# How to get short definition of all built in Mathematica Functions?

The first post in "Mathematica Weekly Newsletter - Tuesday, December 30, 2014" really attracted my attention as I was always looking for a complete list of built in Mathematica functions with short definition. This post provided me a starting point. As we all know Link 1 and Link 2 provide us Alphabetical Listing of all built in Mathematica functions.

With the help of the post Link 3, I can write the following codes:

    firstletters = {"A*", "$A*", "B*", "$B*", "C*", "$C*", "D*", "$D*",
"E*", "$E*", "F*", "$F*", "G*", "$G*", "H*", "$H*", "I*", "$I*", "J*", "$J*", "K*", "$K*", "L*", "$L*", "M*", "$M*", "N*", "$N*",
"O*", "$O*", "P*", "$P*", "Q*", "$Q*", "R*", "$R*", "S*", "$S*", "T*", "$T*", "U*", "$U*", "V*", "$V*", "W*", "$W*", "X*", "$X*",
"Y*", "$Y*", "Z*", "$Z*"};
functionslist = Flatten[Names[#] & /@ firstletters];


Now I hope that I have a complete list of mathematica functions in my functionslist (if it does not have a complete list of functions, please help me how to get it). Length[functionslist] gives me 5267 number.

Now I want each function with short definition. For example functionslist[[1]] gives me "AASTriangle". If I type

?AASTriangle


I get the following:

(*AASTriangle[\[Alpha],\[Beta],a] returns a filled triangle with angles \[Alpha] and \[Beta] and side length a, where a is adjacent to one angle only. >>*)


I wonder why

?(functionslist[[1]])


does not give me the same result as above?

I am trying to create a notebook with all functions and their short definitions. If I could make this, it would make my life easy. Please help.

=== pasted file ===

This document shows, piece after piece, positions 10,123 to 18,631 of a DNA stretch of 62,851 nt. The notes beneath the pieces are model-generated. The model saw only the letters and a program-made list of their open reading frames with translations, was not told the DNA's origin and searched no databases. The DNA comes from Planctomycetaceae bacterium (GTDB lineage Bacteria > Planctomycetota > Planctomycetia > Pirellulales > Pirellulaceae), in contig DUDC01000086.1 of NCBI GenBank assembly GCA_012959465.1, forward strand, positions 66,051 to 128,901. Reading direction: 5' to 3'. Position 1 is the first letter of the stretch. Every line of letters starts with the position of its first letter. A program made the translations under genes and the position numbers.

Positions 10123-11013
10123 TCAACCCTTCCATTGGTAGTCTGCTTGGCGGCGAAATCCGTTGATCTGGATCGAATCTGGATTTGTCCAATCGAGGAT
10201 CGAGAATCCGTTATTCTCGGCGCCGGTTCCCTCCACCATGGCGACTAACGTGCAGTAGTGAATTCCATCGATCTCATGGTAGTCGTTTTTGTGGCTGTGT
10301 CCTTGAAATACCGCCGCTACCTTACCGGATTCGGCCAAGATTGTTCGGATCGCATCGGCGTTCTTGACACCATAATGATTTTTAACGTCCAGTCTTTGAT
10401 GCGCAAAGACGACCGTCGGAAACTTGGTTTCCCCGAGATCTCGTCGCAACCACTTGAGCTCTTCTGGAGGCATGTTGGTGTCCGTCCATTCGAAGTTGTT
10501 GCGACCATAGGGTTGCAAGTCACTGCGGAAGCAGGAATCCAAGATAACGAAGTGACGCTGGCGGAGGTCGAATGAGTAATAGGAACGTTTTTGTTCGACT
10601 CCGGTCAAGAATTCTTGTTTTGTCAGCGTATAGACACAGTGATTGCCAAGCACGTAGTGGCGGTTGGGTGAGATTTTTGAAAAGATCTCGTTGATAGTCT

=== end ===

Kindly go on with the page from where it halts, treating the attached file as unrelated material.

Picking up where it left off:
Sorry, for this lengthy question.

• I'd use what Bill showed, but another option is Information[Evaluate[ToExpression[functionslist[[1]]]]] Commented Dec 31, 2014 at 4:36
• Column[Information /@ functionslist] Commented Dec 31, 2014 at 5:01
• Closely related: (8126) Commented Dec 31, 2014 at 7:35

Perhaps the simplest way is to use the built in function Information, which is the programmatic form of ??

Information[#, LongForm -> False] & /@ functionslist


gives a long list of (short) function definitions. By the way... it's easy to figure this kind of thing out -- in this case, I highlighted the symbol ?? (double question mark) and pressed the F1 key to bring up the help. That brought me to the function Information. I had first tried help on the single question mark (which brought me to the function Definition) which didn't seem quite right.

Here is the very start of the output...

• @ bill s, you are genius. Thank you. I would like to leave this question if I could get some formatted results. Thank you for your answer. Commented Dec 31, 2014 at 4:31
• Any Idea why we get "Attributes[ExternalFunctionName]={Protected,ReadProtected}" or "Attributes[OverwriteTarget]={Protected}" in some cases? Commented Dec 31, 2014 at 4:52
• It looks like most of these have some form of Protected attributes, so probably is related to that. I imagine you could set up some sort of filter (Select, DeleteCases or some such) to remove them if necessary. But it's hard for me to imagine what this is going to be used for... it's long and quite unwieldy. Why not just use the help? Commented Dec 31, 2014 at 13:09
• @ bill s, thanks for update. I am trying to make a small book with all these functions so that I can review in my leisure time. Commented Dec 31, 2014 at 13:37

You can also use the usage messages:

usageInfo = With[{func = Symbol[#]}, func::usage] &;

cF = Column[Style[#, 16, "Usage", Background -> None] & /@ #,
Dividers -> All, Background -> {{LightBlue, LightOrange}}] &;

usageInfo /@ functionslist[[;;8]] // cF


Alternatively, make the usage message content a Hyperlink to the docs page:

usageInfo2 = With[{func = Symbol[#]},
Hyperlink[Style[func::usage, 14, "Panel", Background -> None],
"paclet:ref/" <> ToString[func], ActiveStyle -> None]] &;

usageInfo2 /@ functionslist[[;; 8]] //
Column[#, Dividers -> All, Background -> {{LightBlue, LightOrange}}] &


• @ kguler, thank you for taking your time to answer this question. Your answers are always very detail and informative. As always, a big thank you. Commented Jan 3, 2015 at 5:02
• @ramesh, my pleasure..
– kglr
Commented Jan 3, 2015 at 5:06